17 August 2010

The Falls

The Falls was the selection for Literature by Women in August.  I'd never read a Joyce Carol Oates novel (even though I've acquired a few at library sales) so I went into the month with an open mind.  I also started a week behind because I was at Conclave the first week of August.

The Falls is a very meandering novel and I'm still not sure what exactly is the central narrative plot.  Is it Ariah's life and experiences near Niagara Falls?  Is it the area of the Falls themselves?  Can a novel be setting-driven as opposed to character- or plot-driven?  I'm not quite sure because the focus of the novel moves from Ariah as the "Widow Bride of the Falls" (after her new husband jumps to his death the morning after their wedding) to the fate of Ariah's second family during the Love Canal crisis.  There are many links to the treacherous and seductive Niagara Falls throughout the narrative.

Oates contributes further to the meandering quality by changing narrative points-of-view and even the narrator.  There's an "I" that appears every once in a while and it takes a bit to figure out which character is the "I" (sometimes it seems like a different character, too).  The description is exquisite at times, particularly in the first chapter in describing the Falls on the morning of Gilbert's suicide.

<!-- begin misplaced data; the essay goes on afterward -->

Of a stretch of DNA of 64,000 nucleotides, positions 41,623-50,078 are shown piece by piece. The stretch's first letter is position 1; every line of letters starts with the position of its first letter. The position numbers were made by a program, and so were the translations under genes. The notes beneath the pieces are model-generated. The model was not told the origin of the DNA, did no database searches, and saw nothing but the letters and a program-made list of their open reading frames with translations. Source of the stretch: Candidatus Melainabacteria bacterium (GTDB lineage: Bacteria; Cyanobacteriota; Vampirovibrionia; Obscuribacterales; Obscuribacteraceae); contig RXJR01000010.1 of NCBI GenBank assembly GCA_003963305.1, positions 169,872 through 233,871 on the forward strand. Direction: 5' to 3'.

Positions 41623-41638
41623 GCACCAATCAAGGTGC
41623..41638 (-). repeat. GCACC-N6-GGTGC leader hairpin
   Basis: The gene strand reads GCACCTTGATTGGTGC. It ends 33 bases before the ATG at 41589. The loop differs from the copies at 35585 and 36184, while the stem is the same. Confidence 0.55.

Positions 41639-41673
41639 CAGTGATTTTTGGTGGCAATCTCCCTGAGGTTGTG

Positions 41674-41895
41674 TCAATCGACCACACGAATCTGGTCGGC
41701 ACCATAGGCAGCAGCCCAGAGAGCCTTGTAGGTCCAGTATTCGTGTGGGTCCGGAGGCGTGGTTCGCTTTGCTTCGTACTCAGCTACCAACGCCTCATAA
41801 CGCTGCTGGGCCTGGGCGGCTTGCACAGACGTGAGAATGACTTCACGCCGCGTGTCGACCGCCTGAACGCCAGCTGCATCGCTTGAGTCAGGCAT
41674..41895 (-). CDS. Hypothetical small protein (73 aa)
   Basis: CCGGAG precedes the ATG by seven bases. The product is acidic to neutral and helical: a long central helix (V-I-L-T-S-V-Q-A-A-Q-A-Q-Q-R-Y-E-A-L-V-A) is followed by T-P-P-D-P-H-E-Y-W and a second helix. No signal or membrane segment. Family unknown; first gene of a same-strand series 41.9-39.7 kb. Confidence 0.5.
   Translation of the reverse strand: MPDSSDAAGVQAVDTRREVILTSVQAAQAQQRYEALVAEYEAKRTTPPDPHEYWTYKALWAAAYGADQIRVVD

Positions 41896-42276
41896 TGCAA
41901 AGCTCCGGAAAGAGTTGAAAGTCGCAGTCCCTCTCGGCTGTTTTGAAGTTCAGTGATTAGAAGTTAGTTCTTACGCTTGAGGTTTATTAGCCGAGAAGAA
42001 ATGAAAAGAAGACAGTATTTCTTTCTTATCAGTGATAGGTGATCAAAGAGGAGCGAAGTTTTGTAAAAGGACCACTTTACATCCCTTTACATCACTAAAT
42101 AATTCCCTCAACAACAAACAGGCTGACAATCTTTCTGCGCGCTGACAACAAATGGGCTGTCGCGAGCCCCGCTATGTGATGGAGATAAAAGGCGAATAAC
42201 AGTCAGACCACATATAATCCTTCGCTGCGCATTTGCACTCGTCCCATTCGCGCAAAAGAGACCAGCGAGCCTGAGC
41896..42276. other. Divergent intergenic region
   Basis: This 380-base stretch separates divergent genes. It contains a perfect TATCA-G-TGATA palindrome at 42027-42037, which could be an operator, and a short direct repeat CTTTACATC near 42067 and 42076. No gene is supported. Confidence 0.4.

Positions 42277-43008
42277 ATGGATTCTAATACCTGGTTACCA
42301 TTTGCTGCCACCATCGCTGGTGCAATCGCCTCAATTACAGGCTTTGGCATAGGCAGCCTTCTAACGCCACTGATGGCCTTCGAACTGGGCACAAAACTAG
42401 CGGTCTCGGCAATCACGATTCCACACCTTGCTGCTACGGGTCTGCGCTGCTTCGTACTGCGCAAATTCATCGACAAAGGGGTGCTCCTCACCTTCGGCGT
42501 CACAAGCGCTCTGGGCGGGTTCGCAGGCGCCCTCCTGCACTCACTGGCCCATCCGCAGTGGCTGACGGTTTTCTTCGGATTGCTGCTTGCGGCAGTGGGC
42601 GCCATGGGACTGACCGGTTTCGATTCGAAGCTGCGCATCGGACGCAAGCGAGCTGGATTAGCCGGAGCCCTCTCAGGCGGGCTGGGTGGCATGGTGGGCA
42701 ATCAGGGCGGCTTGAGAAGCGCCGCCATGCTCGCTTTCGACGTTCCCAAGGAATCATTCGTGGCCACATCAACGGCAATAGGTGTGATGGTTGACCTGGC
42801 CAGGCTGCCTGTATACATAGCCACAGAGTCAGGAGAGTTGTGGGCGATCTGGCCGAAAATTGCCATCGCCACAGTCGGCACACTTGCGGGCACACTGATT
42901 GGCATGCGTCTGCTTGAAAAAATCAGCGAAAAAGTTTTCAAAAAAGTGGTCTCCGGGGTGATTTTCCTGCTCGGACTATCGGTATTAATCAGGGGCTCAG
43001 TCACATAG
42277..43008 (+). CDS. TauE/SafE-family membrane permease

The characters themselves are irritating at times, particularly Ariah in her ostrich-like way of ignoring the outside world.  Juliet is bothersome to be in that she's burdened with one of the most famous literary names in history (and very nearly shares her fate).  The research into Love Canal is extensive and while I don't think all the information is necessary for the reader to believe in the rights of the plaintiffs (it's pretty obvious that the big shots were completely at fault and completely without morals) it does seem necessary for the characters to have everything spelled out for them in order for them to believe in the validity of the case.

I am glad that The Falls was put forward for Literature by Women and that I was finally able to read some JCO.  I just wish I had been prepared for the meandering quality of the novel.  Although, I should have guessed from the length of the book that is wasn't going to be too terribly compact as far as plot.

*FTC Disclosure: I received a review copy of this from BNBC.

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